One of the more depressing features of our information environment is the growing tendency to combine absolute scepticism of the ‘mainstream media’ with absolute credulity in relation to anonymous people stumbled across on social media.
My notes on Marres, N. (2018). Why We Can’t Have Our Facts Back. Engaging Science, Technology, and Society, 4, 423-443. “We want our facts back” is a semi-joking remarking Noortje Marres overheard an academic say which captures a wider response to what has been called ‘post-truth’. Many feel increasingly inclined […]
One of many things I liked about Nervous States was how Will Davies recovered representation as a matter of political ontology. There’s something more fundamental here than how specific representatives operate within specific systems. Political representatives act on behalf of others, depending on representations of those others as they do so. What Žižek conceives of as declining […]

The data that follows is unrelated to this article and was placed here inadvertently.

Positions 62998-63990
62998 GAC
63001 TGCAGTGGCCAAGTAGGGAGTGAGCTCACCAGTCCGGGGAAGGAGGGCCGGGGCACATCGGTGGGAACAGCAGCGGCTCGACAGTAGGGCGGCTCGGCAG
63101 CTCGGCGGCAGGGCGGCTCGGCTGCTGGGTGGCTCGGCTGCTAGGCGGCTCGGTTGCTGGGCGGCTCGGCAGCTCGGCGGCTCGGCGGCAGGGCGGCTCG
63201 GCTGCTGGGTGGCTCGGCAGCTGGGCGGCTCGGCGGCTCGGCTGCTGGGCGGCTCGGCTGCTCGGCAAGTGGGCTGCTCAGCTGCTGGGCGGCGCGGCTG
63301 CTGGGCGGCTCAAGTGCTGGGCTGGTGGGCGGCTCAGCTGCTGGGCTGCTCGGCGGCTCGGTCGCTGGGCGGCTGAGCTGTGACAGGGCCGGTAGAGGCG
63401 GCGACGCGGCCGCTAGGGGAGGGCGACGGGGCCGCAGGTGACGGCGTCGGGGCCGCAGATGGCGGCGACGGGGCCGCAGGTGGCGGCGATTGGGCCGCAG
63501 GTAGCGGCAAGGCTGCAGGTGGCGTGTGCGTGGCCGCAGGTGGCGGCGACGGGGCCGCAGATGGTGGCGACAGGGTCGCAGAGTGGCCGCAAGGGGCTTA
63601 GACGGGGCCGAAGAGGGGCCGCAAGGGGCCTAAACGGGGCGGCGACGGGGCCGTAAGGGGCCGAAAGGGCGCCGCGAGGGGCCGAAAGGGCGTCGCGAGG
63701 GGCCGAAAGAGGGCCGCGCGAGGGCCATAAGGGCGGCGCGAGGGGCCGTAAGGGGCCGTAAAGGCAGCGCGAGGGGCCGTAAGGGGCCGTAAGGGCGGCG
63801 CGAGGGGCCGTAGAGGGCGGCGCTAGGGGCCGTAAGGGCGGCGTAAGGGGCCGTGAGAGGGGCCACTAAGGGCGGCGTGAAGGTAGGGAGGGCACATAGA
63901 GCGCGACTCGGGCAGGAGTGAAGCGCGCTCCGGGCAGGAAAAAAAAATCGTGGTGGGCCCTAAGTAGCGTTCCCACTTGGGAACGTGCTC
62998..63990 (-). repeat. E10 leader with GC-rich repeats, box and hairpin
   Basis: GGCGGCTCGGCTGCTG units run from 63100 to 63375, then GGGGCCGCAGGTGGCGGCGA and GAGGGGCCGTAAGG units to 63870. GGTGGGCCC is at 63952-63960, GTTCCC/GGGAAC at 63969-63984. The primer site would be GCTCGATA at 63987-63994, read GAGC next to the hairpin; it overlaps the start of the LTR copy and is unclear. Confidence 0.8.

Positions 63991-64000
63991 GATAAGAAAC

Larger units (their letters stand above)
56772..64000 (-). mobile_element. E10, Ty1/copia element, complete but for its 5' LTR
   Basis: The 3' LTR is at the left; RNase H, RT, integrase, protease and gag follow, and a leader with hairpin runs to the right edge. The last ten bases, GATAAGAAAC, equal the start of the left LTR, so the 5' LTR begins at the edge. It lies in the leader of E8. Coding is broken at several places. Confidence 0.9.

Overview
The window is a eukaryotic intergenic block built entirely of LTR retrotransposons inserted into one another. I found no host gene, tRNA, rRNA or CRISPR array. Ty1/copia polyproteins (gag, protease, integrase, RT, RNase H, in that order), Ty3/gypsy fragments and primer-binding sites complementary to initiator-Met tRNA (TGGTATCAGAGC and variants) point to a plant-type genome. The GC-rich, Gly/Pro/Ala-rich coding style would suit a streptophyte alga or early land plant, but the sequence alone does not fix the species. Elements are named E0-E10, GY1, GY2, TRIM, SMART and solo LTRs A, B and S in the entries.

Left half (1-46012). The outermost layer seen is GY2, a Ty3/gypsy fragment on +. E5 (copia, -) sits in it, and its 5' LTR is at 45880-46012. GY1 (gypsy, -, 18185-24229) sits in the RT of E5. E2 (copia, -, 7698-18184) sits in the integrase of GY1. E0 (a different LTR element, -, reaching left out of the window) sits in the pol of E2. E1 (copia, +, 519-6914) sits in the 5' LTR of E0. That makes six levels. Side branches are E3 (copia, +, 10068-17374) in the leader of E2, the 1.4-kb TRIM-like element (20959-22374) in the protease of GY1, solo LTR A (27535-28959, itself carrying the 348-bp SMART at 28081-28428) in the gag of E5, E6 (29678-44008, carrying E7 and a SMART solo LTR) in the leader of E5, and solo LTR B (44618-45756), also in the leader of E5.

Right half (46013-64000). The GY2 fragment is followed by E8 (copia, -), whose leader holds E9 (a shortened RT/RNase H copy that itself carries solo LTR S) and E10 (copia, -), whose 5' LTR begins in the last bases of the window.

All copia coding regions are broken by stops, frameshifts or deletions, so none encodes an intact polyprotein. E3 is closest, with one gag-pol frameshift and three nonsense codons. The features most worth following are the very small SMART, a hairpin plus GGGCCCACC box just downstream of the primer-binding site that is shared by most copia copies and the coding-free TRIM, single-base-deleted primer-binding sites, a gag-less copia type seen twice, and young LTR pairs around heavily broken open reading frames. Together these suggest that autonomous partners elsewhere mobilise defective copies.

I find this argument from loc 270 of Rob Kitchin’s The Data Revolution extremely compelling. It reminds me of Roy Bhaskar’s argument about the fetishisation of facts from his Reclaiming Reality. This is what Kitchin says: Moreover, just as we think of bricks and mortar as simple building blocks rather […]
What is a ‘fact’? This deceptively simple question provides a route into the most pressing issues concerning the philosophy of science. In a short essay, “Philosophies as Ideologies of Science: A Contribution to the Critique of Positivism”, Roy Bhaskar offers a compelling answer to this question which impressively incorporates an […]